As all of us now know so well, last April at the MXGP of Trentino at Pietramurata in Italy, Ryan Villopoto, who was only four rounds into the 2015 FIM World Motocross Championship, crashed and broke his tailbone. While the multifold American champion may not have known it as he hobbled off the track in pain, his career as one of the world’s most decorated motocross and supercross racers of all time was over.
Essentially going radio silent in the ensuing months, RV, and the messages he sent about what his future in the sport that made him a multi-millionaire, were cryptic and indecisive. That is until July 9, 2015, when, in the form of a press release, he let it be known that he was retiring immediately.
It took us as a bit of a surprise this past Saturday at the Monster Energy Cup in Las Vegas that Villopoto not only greeted the crowd during opening ceremonies, but suited up in his racing gear and climbed aboard a full-on Monster Energy Kawasaki works KX450F to go out in the two Cup Class timed practice sessions. On the same second as the times posted by Ken Roczen, Ryan Dungey, Chad Reed, Justin Barcia—not to mention all others—it was apparent RV still had the right stuff.
After downloading what he had learned from the sessions to the Kawasaki technicians, RV waved us into the team truck.
Racer X: Ryan, you're out here with your entire team around you, all kinds of fans are surrounding the pit area to get a look at you, and you've created something of a commotion each time you've gone out there and put some laps in on this Monster Cup track. All this considered, one could be easily fooled into thinking this is still the 2015 supercross series and you're still a part of it. Thoughts?
Ryan Villopoto: Yeah, it's cool; it's a different feeling. Now there's no pressure, you know? It’s a really fun feeling. Racing, you know, racing as a whole, adds other elements of pressure. Everybody works so hard—the team and stuff—and I'm kind of like the foundation of the team. No matter if I put all the work in, and they put all the work in, if we have a mistake, or things don't happen, it makes everything so tough. You see it all the time where a guy works really hard but gets hurt and the whole team just suffers. Now it's cool to be here and riding with most everybody on a serious level, kind of testing everything in race conditions. It's nice to be here and be involved with the team and still be able to ride with those guys.
How were your lap times out there? Were they competitive?
I think everybody is pretty close. I don't know what they are. I think I was seventeenth. Everybody's times were really close. To be honest, I've only spent two days on a motorcycle since I crashed, and that was on a two-stroke two days ago.
How did you feel riding amongst all those guys?
The track is pretty easy; it's not a full-on supercross track. We were able to jump everything and ride it pretty hard. By no means could I race. I'm not in race shape, and speed-wise I'm not there. I could get around the track still, and that was cool.
How were the other guys around you while out on the track?
Yeah, everybody was cool. I don't think anybody thought that this was for real. I got the call basically to come and ride opening ceremonies and do a lap with the past winners. To do that, I would have had to be able to ride the track, so I did the laps out there to be able to ride opening ceremonies.
Does any of this make you want to race again?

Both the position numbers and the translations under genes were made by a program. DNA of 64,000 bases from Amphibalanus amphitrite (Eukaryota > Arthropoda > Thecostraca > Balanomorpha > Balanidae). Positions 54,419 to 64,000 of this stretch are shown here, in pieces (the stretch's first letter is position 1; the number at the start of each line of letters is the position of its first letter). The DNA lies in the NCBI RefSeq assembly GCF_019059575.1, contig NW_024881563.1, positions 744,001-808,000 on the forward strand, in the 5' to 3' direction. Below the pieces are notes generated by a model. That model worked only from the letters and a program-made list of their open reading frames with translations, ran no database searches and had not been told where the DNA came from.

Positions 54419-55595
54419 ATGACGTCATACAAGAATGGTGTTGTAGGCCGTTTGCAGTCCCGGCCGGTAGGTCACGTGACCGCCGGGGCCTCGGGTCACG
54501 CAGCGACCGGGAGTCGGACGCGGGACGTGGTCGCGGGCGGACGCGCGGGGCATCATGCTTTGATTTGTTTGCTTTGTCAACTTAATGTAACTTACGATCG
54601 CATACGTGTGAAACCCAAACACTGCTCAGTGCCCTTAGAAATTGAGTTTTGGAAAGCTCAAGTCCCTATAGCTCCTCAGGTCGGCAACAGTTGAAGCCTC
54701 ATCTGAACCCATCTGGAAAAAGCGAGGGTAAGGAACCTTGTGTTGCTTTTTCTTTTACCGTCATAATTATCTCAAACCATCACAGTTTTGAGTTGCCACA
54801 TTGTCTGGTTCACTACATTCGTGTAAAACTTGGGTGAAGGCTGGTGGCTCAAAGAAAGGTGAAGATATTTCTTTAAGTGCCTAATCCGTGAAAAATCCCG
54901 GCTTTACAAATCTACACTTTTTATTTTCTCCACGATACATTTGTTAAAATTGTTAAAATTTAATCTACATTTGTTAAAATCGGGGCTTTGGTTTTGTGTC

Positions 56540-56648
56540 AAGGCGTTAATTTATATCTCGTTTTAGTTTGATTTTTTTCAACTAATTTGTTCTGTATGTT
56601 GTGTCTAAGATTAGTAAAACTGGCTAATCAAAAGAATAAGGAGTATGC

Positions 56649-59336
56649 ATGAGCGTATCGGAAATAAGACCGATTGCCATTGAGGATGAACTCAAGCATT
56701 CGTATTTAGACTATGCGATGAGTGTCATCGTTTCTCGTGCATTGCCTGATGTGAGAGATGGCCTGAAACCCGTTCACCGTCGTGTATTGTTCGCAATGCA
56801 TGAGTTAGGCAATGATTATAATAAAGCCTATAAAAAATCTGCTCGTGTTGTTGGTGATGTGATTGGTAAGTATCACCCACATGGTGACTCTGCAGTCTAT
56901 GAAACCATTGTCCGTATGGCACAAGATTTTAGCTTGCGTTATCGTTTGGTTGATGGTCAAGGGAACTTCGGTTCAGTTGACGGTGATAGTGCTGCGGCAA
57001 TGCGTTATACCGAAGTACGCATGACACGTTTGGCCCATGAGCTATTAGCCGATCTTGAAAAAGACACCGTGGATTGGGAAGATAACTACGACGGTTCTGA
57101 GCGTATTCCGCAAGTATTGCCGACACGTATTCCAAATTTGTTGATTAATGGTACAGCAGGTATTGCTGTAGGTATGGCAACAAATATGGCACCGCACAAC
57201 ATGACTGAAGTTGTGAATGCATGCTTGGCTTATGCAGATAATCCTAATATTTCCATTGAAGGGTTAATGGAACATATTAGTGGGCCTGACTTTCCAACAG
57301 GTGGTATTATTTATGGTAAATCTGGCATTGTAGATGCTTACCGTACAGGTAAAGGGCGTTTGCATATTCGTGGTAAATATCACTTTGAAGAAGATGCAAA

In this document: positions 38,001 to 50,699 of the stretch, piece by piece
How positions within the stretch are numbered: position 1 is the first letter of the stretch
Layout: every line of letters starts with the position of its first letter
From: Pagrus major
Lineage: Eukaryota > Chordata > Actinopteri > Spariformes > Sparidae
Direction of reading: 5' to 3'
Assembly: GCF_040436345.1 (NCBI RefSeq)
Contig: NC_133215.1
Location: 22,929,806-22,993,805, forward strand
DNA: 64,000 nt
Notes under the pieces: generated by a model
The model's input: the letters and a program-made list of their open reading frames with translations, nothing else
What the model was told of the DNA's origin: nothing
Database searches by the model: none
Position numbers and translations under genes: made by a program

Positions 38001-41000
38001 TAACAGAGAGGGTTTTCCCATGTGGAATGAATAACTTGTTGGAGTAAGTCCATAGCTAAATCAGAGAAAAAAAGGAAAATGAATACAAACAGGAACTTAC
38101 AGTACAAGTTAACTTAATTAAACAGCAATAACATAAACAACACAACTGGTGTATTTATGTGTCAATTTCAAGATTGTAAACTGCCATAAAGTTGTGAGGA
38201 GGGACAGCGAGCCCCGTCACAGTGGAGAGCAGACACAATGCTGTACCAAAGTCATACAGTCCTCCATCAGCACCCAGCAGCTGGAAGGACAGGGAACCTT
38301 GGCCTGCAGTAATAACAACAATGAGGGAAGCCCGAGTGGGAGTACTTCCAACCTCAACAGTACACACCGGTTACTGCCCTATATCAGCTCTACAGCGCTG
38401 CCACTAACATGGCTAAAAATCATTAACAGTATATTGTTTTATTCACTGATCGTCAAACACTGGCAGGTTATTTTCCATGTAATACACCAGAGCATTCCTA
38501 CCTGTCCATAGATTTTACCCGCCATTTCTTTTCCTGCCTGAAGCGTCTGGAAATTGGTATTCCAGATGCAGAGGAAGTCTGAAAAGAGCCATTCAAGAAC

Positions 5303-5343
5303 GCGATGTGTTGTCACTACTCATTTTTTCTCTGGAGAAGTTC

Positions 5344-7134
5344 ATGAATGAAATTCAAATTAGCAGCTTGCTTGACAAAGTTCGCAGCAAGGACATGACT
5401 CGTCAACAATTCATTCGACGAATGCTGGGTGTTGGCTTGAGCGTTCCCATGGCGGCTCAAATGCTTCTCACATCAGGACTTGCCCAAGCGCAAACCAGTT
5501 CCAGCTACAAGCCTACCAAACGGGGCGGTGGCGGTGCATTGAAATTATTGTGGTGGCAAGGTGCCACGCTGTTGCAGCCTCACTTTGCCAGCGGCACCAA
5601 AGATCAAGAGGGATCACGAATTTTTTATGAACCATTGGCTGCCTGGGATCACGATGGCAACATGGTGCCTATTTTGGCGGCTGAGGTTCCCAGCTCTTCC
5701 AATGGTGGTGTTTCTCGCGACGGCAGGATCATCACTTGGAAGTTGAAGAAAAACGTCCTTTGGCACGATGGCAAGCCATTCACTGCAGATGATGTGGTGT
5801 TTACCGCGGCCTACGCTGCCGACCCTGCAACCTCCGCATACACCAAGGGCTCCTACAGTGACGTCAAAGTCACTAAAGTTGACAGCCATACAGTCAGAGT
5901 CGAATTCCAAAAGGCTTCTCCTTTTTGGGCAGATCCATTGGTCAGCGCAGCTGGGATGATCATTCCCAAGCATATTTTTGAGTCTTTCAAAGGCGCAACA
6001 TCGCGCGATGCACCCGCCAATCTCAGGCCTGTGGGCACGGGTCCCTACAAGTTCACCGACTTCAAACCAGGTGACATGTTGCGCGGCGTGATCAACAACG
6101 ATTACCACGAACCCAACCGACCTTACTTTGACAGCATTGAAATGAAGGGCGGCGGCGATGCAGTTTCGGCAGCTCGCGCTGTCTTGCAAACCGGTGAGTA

Like I said, it's fun right now and it's fun to be here just kind of riding practice, but I don't have any stress right now being here riding. The stress adds a whole other deal to this. Like I said, I've dealt with that stress enough, and that's not a good feeling. I mean, everybody has a different limit and can handle a different amount of it. That's not a realistic question because, yeah, I'm having fun now, but I'm not racing.
I just ran into Eli Tomac, who is out there with all the Kawasaki team members—the same team members that worked with and for you—and I know he is observing how the team works and interacts. Have you talked with Eli much? I mean, we all know he’s here to fill the RV void, and that’s going to bring a lot of pressure to him.
Yeah, but everybody who lines up on the line has that, you know? Especially if they have a team behind them. I mean, everybody feels like that. I haven't spoken with Eli too much. I just flew in here yesterday.
So what have you been up to now that you’re a retired man? Have you been enjoying yourself?
Yeah! I've been traveling a lot and basically wrapped up my stuff in Europe. I've been traveling for work, but not traveling for pleasure stuff. The last thing I want to do is go on another plane. I've also been doing stuff at home.
Hunting and fishing?
That's coming up. I’m going to try and do some of that here real soon. I'm trying to figure out what that new normal is.
Trying to figure out the new normal—is that intimidating at all?
No. I think a lot of people are scared of that, but just like anything, you have to try and figure it out. We figured out how to race, we figured out this, we figured out that. We’ll figure it out.
If today is any sort of indication, will you continue to work with Kawasaki?
That's my plan. We're waiting to work some stuff out with those guys. Yeah, we're going to see how it goes. I'd like to. We'll see what they want to do.
In the future, if you could pick and choose any races to compete in, a your-own-terms sort of deal, would you do it?
No. You can't step in and do that. I haven't done any training, and I haven't ridden at all. Even here, this isn't a real supercross track. You have to be ready to go. You have to be riding and be training to be able to do that. This is ten laps here tonight. Even when you are in peak shape, this isn't easy.